Fossil of Neanderthal child with signs of Down syndrome suggests compassionate care, scientists say

A fossil of the inner ear of a six-year-old Neanderthal child that showed signs of Down syndrome seems to indicate that the ancient, now-extinct species were compassionate caregivers, according to a new study in the publication Science Advances.

Archeologists in eastern Spain unearthed the fossil in 1989, which showed the complete inner ear anatomy of the Neanderthal child who scientists nick-named Tina. The abnormalities in Tina’s ear are known only in people with Down syndrome, making the fossil the earliest-known evidence of the genetic condition.

Scientists say that, to survive for six years, Tina would have required care from the community around her.

“The pathology which this individual suffered resulted in highly disabling symptoms, including, at the very least, complete deafness, severe vertigo attacks and an inability to maintain balance,” paleoanthropologist Mercedes Conde-Valverde, who was the lead author of the study, told the Reuters news agency. “Given these symptoms, it is highly unlikely that the mother alone could have provided all the necessary care while also attending to her own needs. Therefore, for Tina to have survived for at least six years, the group must have continuously assisted the mother, either by relieving her in the care of the child, helping with her daily tasks, or both.”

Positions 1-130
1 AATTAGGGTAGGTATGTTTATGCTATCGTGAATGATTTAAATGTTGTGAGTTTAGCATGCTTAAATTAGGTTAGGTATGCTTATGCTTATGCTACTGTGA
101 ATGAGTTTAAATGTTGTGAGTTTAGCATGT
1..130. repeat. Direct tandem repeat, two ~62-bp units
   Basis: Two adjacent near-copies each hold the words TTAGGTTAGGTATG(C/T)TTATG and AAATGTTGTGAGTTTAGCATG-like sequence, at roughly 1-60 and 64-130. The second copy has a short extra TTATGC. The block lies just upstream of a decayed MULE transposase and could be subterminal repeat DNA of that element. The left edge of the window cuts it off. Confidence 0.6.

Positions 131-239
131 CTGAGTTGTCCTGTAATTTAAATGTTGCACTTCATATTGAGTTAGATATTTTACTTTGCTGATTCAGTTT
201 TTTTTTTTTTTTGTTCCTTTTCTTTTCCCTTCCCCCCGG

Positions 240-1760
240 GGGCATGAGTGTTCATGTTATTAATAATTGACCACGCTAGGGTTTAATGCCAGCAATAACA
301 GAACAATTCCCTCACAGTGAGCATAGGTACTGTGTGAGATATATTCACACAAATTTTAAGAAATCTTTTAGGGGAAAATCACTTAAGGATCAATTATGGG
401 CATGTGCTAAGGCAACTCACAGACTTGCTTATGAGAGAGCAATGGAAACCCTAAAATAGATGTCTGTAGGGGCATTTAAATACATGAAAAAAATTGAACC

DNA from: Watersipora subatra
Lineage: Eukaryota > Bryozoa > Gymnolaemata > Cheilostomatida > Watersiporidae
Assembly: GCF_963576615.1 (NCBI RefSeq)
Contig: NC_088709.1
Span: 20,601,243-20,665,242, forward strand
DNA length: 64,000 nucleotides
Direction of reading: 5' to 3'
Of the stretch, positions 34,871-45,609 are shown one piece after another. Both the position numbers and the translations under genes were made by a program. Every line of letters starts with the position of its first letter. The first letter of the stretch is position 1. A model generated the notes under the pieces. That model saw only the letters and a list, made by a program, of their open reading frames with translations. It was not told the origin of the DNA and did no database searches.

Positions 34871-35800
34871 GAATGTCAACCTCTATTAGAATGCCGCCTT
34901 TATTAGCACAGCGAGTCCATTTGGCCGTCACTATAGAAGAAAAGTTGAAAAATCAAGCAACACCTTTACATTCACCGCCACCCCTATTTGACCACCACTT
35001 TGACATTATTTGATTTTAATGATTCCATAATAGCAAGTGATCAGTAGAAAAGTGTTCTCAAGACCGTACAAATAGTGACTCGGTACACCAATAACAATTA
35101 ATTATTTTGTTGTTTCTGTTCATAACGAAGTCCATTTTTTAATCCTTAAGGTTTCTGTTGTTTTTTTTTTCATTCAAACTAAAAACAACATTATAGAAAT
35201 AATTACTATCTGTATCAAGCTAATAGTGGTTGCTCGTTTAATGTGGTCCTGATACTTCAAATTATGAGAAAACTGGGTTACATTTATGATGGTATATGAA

Neanderthals, or homo neanderthalensis, were a more robustly built species than homo sapiens, our human ancestors, and had a very pronounced brow. Research has shown that they were intelligent, hunting in groups and creating art, and they may have had language skills. 

They lived between 430,000 and 40,000 years ago, and went extinct soon after homo sapiens spread into their territory.

The precise age of the fossil of Tina’s ear has not been determined.

Scientists still debate what the reasons were for Neanderthals to apparently have cared for sick members of their group like Tina.

“There are authors who believe that caregiving took place in a context of reciprocal selfishness between individuals able to reciprocate the favor, while other authors argue that assistance to sick or injured individuals among Neanderthals went beyond reciprocal selfishness and was produced by a genuine feeling of compassion,” the study said.

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